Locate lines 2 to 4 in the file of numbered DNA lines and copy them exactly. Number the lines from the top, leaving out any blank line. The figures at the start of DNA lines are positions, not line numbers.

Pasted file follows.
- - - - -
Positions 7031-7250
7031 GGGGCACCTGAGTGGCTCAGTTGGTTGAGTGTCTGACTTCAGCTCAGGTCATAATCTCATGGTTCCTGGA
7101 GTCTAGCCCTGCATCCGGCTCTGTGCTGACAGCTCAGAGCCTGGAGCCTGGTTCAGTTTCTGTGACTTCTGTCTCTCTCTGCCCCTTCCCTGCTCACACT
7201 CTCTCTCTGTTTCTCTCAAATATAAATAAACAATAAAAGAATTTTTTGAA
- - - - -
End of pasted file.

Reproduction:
7031 GGGGCACCTGAGTGGCTCAGTTGGTTGAGTGTCTGACTTCAGCTCAGGTCATAATCTCATGGTTCCTGGA
7101 GTCTAGCCCTGCATCCGGCTCTGTGCTGACAGCTCAGAGCCTGGAGCCTGGTTCAGTTTCTGTGACTTCTGTCTCTCTCTGCCCCTTCCCTGCTCACACT
7201 CTCTCTCTGTTTCTCTCAAATATAAATAAACAATAAAAGAATTTTTTGAA